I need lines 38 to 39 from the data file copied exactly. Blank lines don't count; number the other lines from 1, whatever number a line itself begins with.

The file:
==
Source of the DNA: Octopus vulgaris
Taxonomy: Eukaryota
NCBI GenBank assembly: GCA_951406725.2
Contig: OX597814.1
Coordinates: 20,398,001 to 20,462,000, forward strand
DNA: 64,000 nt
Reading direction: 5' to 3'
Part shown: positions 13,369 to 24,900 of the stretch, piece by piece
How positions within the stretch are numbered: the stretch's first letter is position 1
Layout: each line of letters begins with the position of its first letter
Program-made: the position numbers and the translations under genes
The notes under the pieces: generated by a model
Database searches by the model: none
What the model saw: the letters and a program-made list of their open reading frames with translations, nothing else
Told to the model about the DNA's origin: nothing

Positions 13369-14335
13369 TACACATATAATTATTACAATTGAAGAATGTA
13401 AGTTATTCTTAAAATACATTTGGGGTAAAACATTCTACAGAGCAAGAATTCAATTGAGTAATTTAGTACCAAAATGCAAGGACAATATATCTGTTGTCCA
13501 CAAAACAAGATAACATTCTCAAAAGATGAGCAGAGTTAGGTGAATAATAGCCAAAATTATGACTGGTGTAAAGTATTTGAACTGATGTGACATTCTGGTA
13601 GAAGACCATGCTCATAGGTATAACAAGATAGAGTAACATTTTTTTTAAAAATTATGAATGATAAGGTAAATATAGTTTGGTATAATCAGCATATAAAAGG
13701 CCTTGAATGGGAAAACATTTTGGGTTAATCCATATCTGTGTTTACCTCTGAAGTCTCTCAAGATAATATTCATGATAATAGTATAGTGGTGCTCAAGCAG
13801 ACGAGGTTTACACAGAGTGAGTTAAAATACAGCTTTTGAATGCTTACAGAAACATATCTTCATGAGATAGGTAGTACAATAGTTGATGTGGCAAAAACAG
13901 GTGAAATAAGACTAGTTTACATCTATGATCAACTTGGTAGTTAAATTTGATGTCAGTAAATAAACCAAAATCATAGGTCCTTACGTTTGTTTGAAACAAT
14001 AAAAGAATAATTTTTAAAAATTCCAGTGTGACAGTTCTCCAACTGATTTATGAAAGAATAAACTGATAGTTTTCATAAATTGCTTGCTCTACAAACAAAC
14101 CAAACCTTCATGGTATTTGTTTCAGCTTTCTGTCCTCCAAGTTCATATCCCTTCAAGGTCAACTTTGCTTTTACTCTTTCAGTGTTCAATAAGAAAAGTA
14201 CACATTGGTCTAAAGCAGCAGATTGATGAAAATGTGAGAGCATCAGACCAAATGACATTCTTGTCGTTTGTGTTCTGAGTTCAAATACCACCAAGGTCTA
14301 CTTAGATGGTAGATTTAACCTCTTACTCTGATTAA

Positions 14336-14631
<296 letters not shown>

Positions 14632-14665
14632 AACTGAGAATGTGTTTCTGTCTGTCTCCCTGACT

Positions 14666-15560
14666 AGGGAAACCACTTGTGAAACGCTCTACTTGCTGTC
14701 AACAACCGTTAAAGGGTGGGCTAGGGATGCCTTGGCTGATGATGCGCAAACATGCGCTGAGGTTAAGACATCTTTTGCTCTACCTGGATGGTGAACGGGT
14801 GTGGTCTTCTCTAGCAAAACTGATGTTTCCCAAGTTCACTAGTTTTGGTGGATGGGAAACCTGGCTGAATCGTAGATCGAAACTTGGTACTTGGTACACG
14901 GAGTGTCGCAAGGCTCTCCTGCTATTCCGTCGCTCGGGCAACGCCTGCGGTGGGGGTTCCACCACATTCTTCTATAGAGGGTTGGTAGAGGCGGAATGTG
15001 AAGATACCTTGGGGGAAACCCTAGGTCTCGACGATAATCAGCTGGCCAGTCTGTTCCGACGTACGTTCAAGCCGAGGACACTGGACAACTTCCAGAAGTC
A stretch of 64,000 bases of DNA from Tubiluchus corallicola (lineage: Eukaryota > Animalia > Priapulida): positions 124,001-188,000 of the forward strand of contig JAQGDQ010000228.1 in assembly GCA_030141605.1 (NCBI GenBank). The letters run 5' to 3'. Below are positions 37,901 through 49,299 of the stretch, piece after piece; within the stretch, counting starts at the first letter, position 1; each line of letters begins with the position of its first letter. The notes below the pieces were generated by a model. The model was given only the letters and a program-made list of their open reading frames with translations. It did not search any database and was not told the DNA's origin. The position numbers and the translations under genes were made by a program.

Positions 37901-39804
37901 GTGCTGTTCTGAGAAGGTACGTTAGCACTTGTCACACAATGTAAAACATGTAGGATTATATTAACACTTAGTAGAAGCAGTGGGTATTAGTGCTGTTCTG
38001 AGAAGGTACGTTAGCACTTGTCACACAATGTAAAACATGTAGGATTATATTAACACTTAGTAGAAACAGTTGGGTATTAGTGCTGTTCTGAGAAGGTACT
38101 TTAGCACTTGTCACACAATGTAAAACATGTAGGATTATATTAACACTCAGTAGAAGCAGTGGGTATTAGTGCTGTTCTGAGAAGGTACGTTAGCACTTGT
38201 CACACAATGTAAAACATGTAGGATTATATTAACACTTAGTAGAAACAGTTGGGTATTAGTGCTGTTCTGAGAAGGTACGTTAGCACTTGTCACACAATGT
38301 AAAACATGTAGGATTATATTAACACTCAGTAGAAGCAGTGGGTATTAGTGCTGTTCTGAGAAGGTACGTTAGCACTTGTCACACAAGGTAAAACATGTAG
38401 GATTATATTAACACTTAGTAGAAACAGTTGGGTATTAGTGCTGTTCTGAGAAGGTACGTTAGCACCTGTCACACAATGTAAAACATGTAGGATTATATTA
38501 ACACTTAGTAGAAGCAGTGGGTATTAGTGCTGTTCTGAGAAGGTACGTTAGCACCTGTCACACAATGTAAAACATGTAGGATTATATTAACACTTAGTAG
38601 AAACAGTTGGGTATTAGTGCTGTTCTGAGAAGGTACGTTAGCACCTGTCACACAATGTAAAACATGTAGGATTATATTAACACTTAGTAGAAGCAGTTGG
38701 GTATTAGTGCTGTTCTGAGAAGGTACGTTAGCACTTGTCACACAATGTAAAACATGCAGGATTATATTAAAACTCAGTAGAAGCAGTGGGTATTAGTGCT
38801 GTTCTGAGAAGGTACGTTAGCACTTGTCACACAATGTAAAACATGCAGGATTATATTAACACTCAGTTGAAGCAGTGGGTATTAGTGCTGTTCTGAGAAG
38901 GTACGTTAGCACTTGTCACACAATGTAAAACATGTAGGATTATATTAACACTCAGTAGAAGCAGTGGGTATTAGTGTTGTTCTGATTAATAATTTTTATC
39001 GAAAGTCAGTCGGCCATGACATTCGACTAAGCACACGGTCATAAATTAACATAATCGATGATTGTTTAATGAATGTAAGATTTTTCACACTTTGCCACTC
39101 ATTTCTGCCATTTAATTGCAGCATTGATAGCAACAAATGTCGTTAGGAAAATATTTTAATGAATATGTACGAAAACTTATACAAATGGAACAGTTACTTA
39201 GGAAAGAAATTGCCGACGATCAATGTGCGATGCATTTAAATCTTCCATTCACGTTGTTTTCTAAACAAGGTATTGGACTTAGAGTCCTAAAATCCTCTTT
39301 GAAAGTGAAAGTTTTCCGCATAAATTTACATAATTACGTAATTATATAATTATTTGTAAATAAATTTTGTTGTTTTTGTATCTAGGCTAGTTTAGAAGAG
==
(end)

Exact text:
A stretch of 64,000 bases of DNA from Tubiluchus corallicola (lineage: Eukaryota > Animalia > Priapulida): positions 124,001-188,000 of the forward strand of contig JAQGDQ010000228.1 in assembly GCA_030141605.1 (NCBI GenBank). The letters run 5' to 3'. Below are positions 37,901 through 49,299 of the stretch, piece after piece; within the stretch, counting starts at the first letter, position 1; each line of letters begins with the position of its first letter. The notes below the pieces were generated by a model. The model was given only the letters and a program-made list of their open reading frames with translations. It did not search any database and was not told the DNA's origin. The position numbers and the translations under genes were made by a program.

Positions 37901-39804